A spokeswoman from American Express (Amex) has told InvestorDaily it is “decommissioning” its Foreign Exchange International Payments (FXIP) offering for “the majority of customers” by the end of 2023.
Accordingly, the company will no longer provide foreign exchange services for business customers outside of the United States.
“We will contact our customers in Australia to guide them through the local implications of these changes and provide support as they transition to alternative providers,” the spokeswoman said.
The firm said, “for now”, it would continue processing AccessLine payments to domestic suppliers while evaluating the offering.
The closure of its FXIP is expected to impact its Australian workforce, with a wind down process to commence this year.
The company has declined to comment on the scale of staff redundancies but said some employees may be redeployed to other positions with the company.
Amex’s decision follows significant foreign exchange volatility off the back of aggressive monetary policy tightening from the world’s central banks.
The US Federal Reserve has lifted rates by a cumulative 500 bps since commencing its tightening cycle in early 2022, most recently actioning a 25 bps increase to take the funds rate to 5–5.25 per cent.
Amex flagged the risks of interest rate hikes on FXIP earnings in its 2022 annual report, warning “adverse currency fluctuations and foreign exchange controls” could “decrease earnings we receive from our international operations and impact our capital”.
However, the company did not hint at a large-scale revamp of its FXIP strategy but said it would explore options to soften the blow.
“We aim to minimise market risk from these activities through hedging, where appropriate, and the establishment of limits,” Amex stated.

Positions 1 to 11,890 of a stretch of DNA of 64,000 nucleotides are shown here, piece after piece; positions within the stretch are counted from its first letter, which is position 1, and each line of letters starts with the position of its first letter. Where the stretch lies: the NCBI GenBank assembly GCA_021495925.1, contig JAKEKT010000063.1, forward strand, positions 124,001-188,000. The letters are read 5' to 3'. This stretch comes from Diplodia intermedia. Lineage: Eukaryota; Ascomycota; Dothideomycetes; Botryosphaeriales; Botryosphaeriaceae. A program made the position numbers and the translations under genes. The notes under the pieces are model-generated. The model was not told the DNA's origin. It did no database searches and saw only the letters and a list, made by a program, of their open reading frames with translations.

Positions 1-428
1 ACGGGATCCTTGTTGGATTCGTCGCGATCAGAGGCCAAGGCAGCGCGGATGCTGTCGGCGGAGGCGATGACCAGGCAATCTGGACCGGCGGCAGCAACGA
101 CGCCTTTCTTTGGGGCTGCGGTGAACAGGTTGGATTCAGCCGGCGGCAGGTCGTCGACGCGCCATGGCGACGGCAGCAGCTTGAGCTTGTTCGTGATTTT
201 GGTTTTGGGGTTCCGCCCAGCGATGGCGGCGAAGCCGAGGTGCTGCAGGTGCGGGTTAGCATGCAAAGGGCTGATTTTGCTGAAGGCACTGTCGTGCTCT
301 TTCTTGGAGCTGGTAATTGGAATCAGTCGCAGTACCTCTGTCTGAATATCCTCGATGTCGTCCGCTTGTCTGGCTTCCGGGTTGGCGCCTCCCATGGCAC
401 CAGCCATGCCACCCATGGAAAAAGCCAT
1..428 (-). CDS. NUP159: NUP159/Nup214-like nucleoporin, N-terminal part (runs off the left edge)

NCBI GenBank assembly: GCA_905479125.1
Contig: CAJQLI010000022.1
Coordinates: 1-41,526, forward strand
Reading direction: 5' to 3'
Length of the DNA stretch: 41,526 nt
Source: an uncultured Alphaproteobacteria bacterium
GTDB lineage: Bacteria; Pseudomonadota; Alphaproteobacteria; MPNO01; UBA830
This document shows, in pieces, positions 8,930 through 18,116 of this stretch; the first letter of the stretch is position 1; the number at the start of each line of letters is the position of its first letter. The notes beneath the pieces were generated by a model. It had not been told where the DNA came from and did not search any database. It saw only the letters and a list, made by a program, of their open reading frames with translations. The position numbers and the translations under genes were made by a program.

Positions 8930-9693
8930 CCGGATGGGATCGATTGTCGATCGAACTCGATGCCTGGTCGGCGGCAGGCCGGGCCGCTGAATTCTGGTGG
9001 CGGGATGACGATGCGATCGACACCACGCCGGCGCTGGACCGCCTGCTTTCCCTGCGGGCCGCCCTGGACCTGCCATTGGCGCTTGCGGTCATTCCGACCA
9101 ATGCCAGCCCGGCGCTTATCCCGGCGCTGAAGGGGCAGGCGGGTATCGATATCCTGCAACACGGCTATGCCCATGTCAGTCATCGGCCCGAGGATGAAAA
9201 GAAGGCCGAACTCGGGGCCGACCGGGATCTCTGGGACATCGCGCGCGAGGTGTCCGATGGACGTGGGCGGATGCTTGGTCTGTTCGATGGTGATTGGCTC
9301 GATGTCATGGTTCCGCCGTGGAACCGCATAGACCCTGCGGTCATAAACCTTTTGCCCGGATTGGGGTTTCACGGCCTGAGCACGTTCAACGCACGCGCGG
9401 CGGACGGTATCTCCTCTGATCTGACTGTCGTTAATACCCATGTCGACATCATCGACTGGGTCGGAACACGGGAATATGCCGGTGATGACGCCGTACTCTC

“…The actual impact of interest rate and foreign exchange rate changes will depend on, among other factors, the timing of rate changes, the extent to which different rates do not move in the same direction or in the same direction to the same degree, changes in the cost, volume and mix of our hedging activities and changes in the volume and mix of our businesses.”
Over the course of 2022, approximately 22 per cent of Amex’s total revenues (net of interest expense) were generated via business activities outside the United States.
“We are exposed to foreign exchange risk from our international operations, and accordingly, the revenue we generate outside the United States is subject to unpredictable fluctuations if the values of other currencies change relative to the US dollar, which could have a material adverse effect on our results of operations,” Amex stated in its annual report.
Amex also noted revenue risks associated with government regulation and capital controls, making specific reference to Australia’s focus on interchange fees and the “rules, contract terms and practices governing merchant card acceptance”.
“Regulation and other governmental actions relating to pricing or practices could affect all networks directly or indirectly, as well as adversely impact consumers and merchants,” Amex stated.
In a keynote address to the Australian Payment Networks Summit in December 2022, governor of the Reserve Bank of Australia (RBA) Philip Lowe said Australia needed to “play its role” in making cross-border payments “cheaper, faster, more transparent and more accessible”.
“The cost of international payments is too high,” he said.
“…Progress is being made in this area, but it is slow.
“In part, this progress is coming about because of increased competition, with a number of cheaper digital non-bank money transfer operators entering the market and pushing costs down.”
Governor Lowe noted an improvement in transparency through the use of online calculators, which reveal the total cost, “including all fees and FX mark ups” of international payments.
“There is a lot more to be done here, and we need the assistance of Australia’s financial institutions to make further improvements,” he said.